Bulkamid® injections: treating urinary incontinence in women

Written by: Mr Aza Mohammed
Published:
Edited by: Cameron Gibson-Watt

There’s a myriad of treatments available on the market for women suffering from urinary incontinence. Granted, not all are a treatment of choice for many due to the potential side-effects they can carry.

 

Recently, however, a new treatment known as Bulkamid has caught everyone’s attention; with its excellent safety profile and minimally invasive nature, this small injection is soon becoming the number one treatment for SUI across Europe.

 

Mr Aza Mohammed is a leading consultant urological surgeon with over 20 years of experience dealing with female urinary incontinence and other urological pathologies. We sat down with him while he explained exactly what Bulkamid is and how this convenient treatment is significantly improving the day-to-day lives of many women.

 

 

What is Bulkamid? 

Bulkamid is a treatment for urinary incontinence in women. It is a type of bulking agent that consists of a smooth hydrogel made from 97.5% water and 2.5% polyacrylamide. This treatment is injected into the urethral wall using a small telescope, and once injected, it can provide additional volume to the urethra and act as a scaffold for cells to grow, providing long-lasting relief.

 

How does it help women with urinary incontinence? 

Bulkamid aims to restore the natural closing pressure of the urethra preventing urine from leaking out unintentionally during normal daily activities such as coughing, laughing, walking or exercising.

 

What are the advantages of this procedure? 

In comparison to other alternative treatments, such as a mesh tape or colposuspension, Bulkamid is less invasive, much faster to perform and it doesn’t require any incisions. The full procedure takes roughly 5-10 minutes and recovery time is very short. You can typically return to your normal activities the following day.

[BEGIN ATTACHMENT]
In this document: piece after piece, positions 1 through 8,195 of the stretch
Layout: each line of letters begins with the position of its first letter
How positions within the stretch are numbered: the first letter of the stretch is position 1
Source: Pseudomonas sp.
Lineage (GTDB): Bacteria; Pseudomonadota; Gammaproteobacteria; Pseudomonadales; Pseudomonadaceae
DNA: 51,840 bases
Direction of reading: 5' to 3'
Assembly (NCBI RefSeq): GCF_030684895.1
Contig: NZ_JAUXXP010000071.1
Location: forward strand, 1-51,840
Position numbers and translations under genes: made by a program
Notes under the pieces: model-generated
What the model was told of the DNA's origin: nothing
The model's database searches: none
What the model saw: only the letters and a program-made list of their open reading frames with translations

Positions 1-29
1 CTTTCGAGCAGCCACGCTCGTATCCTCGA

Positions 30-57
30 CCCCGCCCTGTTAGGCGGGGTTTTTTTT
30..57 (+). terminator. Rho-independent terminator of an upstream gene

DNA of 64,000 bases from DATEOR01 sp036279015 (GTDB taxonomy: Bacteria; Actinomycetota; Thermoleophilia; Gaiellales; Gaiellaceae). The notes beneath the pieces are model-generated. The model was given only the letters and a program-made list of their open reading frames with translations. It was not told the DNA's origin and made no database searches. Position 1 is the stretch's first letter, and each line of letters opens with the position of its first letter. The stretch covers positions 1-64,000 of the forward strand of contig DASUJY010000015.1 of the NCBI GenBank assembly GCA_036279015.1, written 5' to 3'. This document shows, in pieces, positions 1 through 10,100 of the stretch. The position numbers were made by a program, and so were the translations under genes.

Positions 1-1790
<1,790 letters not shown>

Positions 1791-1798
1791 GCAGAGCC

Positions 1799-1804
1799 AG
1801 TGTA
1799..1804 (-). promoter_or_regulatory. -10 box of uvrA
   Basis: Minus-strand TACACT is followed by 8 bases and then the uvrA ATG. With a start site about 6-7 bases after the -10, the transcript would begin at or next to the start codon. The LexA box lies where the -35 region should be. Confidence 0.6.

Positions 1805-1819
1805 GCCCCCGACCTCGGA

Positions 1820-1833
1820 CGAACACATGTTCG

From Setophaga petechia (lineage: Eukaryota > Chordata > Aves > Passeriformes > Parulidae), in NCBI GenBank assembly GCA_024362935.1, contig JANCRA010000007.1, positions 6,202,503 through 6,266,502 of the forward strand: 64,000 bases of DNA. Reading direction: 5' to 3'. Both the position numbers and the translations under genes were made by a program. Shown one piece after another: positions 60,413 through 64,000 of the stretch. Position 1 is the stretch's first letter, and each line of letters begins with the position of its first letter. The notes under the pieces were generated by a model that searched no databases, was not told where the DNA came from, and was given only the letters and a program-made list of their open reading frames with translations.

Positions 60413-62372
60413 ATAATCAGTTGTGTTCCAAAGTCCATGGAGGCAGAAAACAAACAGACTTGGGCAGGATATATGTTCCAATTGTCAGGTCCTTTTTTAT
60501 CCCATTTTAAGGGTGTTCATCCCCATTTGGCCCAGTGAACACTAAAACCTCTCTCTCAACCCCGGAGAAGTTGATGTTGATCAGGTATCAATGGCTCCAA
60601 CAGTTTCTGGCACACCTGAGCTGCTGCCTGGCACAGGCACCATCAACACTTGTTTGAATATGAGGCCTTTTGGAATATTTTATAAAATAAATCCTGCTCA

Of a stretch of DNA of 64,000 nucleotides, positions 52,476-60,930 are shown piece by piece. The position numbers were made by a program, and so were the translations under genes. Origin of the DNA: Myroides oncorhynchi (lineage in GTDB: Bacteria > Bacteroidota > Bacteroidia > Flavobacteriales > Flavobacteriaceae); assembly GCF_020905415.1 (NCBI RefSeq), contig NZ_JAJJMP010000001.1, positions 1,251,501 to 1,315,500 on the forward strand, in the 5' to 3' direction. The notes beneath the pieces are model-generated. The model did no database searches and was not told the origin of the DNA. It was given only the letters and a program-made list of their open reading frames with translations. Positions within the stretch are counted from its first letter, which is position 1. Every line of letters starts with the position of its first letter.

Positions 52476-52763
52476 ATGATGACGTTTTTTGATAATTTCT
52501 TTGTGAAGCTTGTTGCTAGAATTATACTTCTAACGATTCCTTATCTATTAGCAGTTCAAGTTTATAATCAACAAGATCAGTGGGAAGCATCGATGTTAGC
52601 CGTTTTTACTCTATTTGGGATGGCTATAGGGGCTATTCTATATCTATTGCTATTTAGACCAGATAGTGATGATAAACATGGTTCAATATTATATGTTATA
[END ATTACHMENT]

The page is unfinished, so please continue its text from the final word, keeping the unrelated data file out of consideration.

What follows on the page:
How many injections are needed and what is the procedure like? 

A number of small injections - typically three to four – are needed to administer the treatment. If it’s done under local anaesthetic, you may feel a sting, however, the procedure can be performed under general anaesthetic if you would like it to be. You can also opt to have a top-up three months later to enhance the overall results.

 

Are there any side-effects? 

So far, there have been no long-term complications reported from more than 70,000 women that have been treated. Short term side effects, however, may include mild pain after the procedure, difficulty emptying your bladder, bladder urgency and urinary tract infection. There have been reports of women experiencing mild burning or bleeding when urinating, however, these normally resolve after a couple of days.

 

How effective is this treatment? 

Following the procedure, 3 out of 4 four women report their symptoms were either cured or had improved significantly. Overall, the treatment is very successful and effective at treating urinary incontinence in women.

 

If you are interested in this treatment and want to learn more, visit Mr Aza Mohammed’s Top Doctors profile and book a consultation with him.

By Mr Aza Mohammed
Urology

Mr Aza Mohammed is a leading consultant urological surgeon, with over 20 years’ experience in the field of urology and men’s health.  Mr Mohammed is specialised in the management of complex kidney stones and minimally invasive treatment of prostate symptoms including UroLift and TURP. He also has vast experience in the management of urological cancers, management of erectile dysfunction and penile curvature (Peyronie’s disease), management of female urinary incontinence, as well as management of general urological conditions.

Mr Mohammed has undergone extensive training in both the UK and abroad, having worked in major university hospitals in the East Midlands and the West of Scotland, before undertaking  Uro-oncology research at the University of Toronto, Canada. He is both UK and European Board of Urology certified and a Fellow of the Royal College of Surgeons of Edinburgh. Since 2016, Mr Mohammed has been a consultant urological surgeon at Luton and Dunstable Hospital NHS Foundation Trust.

Mr Mohammed has published more than 30 articles in peer-reviewed journals and has presented in both national and international meetings and conferences. He has been involved in a number of research projects throughout his career on various urological conditions, and is currently the principal investigator and supervisor of PhD research into the management of men with erectile dysfunction.

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